YAMAHA'S NEW DRUM machine includes all of the basic features you'd expect a drum machine to have. Programming Patterns and chaining them together into Songs, step editing and quantisation are all to be found somewhere in its spec. Rather than cover each individual feature, I'll try to concentrate on the things that set the RX8 apart from other rhythm programmers, or at least those that are outside the standard list of beat box functions.

First off, I'll give the machine credit for ease of use, l worked just about everything out without recourse to the manual, simply by pressing buttons and following the structured menu paths in the display that are associated with each function. The manual itself is easy to read and has an improved TQ (translation quotient). Given the complexity and sheer number of facilities that can be found on drum machines these days, it's reassuring to be able to pick up a unit and, with no prior experience of it, program a complete track with a minimum of hassle.

Once you've learned your way around the RX8, there are a number of simple short cuts you can use. These are invoked by pressing the "Job" button and another key in combination. This prevents anyone familiar with the unit from having to constantly search up and down menus (annoying when you become expert at operating a machine) and directly access the desired function or feature with a few button strokes. Result: it doesn't take long to become a competent programmer of this machine.

There's a choice between polyphonic and mono playback of notes. This comes in handy when you want snare or cymbal rolls and you don't want the voice cutting off every time you re-strike the note. In poly mode, it will continue to ring out even while you're triggering the same sound.

Simple effects can be programmed through the use of an Effects/Detune button. Essentially, when you press this button while playing a voice, a second, detuned voice is triggered along with it to produce a flanging effect. The amount of detuning is adjustable to suit your taste or intentions.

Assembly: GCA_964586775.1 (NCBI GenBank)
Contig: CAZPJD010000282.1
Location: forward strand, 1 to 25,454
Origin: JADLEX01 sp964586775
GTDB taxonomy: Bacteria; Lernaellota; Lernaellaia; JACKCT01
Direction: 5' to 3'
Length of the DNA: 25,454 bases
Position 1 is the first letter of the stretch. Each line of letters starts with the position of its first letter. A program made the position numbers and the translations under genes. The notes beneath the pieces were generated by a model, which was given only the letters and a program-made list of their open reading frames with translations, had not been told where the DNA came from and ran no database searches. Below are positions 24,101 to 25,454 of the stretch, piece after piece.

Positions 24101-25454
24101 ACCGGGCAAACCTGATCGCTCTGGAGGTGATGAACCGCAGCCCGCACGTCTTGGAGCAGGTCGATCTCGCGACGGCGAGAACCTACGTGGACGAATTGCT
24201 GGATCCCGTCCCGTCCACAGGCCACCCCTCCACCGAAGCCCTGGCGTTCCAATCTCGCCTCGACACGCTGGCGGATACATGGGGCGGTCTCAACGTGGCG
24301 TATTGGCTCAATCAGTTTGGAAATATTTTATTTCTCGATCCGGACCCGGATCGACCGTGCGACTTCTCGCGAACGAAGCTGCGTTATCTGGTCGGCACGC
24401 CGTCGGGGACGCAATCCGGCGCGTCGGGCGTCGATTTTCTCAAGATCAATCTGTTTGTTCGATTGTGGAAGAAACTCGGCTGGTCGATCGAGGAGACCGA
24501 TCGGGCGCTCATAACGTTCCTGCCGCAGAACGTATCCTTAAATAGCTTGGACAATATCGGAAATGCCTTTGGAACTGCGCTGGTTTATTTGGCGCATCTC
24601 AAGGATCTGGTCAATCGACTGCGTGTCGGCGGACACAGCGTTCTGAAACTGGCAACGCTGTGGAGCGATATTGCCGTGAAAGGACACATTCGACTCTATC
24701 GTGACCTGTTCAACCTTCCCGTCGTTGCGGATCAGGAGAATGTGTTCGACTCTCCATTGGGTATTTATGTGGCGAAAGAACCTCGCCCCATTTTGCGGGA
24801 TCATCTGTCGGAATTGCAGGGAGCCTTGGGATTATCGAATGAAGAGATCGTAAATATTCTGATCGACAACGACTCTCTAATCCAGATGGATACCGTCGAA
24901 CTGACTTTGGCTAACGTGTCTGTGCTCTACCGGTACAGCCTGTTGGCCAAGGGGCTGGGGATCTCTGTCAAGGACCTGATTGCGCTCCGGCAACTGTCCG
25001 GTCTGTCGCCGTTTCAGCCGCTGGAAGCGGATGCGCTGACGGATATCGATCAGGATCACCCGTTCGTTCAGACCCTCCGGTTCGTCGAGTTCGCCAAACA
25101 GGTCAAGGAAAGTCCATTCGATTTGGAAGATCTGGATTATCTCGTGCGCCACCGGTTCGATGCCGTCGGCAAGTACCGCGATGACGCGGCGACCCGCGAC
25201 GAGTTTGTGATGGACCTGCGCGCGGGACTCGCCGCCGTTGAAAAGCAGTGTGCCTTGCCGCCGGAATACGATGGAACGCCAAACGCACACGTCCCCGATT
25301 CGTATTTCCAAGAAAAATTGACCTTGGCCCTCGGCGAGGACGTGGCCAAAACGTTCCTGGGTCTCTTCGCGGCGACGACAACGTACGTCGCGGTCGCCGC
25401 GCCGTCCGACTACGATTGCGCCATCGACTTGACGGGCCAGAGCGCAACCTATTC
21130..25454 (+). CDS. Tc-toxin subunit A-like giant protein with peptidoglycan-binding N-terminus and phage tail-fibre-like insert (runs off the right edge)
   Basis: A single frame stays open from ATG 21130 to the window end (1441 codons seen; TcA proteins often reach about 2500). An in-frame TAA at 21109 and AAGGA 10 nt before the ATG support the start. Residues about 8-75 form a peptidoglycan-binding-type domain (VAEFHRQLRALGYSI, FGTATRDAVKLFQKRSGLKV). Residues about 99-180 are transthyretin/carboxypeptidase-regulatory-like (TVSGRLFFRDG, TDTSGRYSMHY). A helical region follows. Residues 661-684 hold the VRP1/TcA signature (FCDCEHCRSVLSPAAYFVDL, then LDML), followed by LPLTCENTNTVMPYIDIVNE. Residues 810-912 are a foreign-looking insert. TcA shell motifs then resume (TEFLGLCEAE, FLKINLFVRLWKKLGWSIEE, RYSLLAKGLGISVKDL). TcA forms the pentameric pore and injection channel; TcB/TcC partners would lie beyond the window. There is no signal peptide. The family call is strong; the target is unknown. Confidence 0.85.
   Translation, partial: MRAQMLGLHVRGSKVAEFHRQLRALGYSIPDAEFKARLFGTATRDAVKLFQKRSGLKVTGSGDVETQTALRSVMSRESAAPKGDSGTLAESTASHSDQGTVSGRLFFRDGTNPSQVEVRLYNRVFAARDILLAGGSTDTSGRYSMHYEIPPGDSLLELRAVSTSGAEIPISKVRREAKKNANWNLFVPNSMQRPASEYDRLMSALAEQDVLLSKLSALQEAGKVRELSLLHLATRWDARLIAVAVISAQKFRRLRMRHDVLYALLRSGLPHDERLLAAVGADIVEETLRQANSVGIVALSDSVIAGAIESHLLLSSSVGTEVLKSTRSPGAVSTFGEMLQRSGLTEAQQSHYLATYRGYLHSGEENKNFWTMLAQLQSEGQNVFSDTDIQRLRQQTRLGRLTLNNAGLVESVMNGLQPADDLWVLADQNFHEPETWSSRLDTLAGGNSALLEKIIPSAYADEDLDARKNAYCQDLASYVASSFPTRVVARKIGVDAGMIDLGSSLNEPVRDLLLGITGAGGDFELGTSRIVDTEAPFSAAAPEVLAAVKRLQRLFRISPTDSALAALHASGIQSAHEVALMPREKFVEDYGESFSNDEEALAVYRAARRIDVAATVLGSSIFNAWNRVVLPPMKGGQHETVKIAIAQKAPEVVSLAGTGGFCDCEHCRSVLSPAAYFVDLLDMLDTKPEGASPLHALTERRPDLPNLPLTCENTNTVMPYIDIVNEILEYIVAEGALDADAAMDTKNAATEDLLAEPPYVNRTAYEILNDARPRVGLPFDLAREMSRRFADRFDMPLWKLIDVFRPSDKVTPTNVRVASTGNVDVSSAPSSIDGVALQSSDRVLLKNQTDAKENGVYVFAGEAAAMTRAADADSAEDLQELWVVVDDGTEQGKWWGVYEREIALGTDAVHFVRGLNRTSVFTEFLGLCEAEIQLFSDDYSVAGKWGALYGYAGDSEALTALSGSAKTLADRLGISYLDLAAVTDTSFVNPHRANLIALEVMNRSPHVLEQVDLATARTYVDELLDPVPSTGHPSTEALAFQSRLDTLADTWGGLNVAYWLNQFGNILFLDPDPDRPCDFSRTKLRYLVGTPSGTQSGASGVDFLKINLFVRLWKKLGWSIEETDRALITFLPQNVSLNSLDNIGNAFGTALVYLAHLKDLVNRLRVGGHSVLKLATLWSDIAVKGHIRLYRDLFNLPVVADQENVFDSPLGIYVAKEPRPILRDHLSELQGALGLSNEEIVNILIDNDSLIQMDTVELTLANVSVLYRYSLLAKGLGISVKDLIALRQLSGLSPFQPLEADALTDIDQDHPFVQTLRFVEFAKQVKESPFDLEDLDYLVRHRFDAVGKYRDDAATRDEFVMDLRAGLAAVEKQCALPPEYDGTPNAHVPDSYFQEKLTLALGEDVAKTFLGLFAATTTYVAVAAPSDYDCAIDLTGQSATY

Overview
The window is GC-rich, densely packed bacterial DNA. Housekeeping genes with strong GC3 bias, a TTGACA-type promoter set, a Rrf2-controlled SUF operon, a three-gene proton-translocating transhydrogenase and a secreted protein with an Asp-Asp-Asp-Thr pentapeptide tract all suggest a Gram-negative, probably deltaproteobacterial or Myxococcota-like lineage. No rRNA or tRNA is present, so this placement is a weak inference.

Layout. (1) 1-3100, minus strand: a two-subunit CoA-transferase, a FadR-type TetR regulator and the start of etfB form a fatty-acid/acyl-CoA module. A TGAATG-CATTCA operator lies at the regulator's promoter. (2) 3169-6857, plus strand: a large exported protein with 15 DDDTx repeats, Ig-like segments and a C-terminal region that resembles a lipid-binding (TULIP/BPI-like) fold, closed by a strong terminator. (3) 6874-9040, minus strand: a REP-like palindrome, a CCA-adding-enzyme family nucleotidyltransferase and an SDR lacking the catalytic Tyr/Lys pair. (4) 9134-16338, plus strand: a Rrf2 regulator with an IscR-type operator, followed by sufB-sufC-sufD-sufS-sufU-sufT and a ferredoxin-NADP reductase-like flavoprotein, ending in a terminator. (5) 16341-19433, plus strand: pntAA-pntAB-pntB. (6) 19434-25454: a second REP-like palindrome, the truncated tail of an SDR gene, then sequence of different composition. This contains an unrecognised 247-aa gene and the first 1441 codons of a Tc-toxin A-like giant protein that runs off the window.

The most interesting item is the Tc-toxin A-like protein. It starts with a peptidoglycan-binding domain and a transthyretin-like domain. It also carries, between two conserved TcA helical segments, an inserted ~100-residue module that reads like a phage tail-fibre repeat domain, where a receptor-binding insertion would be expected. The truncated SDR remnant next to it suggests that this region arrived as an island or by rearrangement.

Even there are only 12 pads available for programming, you can reassign voices and add different sounds into Patterns as you go. Although it may not be practical to have 43 voices included in in one Pattern, it is certainly possible if that's what you want to do. You don't have to exit from Record mode to reconfigure voices, either. Just keep the Pattern going and press the requisite buttons, change voice assignments and program them in. One other feature unique to the RX8 (at this price level, anyway) is a "reverse" function. By pressing the appropriate button at the same time as a sound button, the sample is reversed, making it easy to create backward cymbal effects or, by combining the effect with a normal sample and timing it a little later, an interesting snare.

MIDI assignment of notes is functionally implemented, allowing each voice to be accessed via MIDI. If you're going play the machine from an external controller, be it a keyboard or a sequencer, just assign each voice to the desired MIDI note (it doesn't have to be assigned to one of the 12 keypads on the RX8, thus giving you access to all 43 sounds from one external controller).

Multiple quantisation values are allowed within a Pattern as well. You can record your basic kick-n-snare pattern in eighths, say, and then change the quantisation value to program a ride cymbal with a triplet feel without changing the placement of the kick and snare. Unfortunately, the machine's maximum resolution is a paltry 1/48th note, not really enough for subtle timing variations.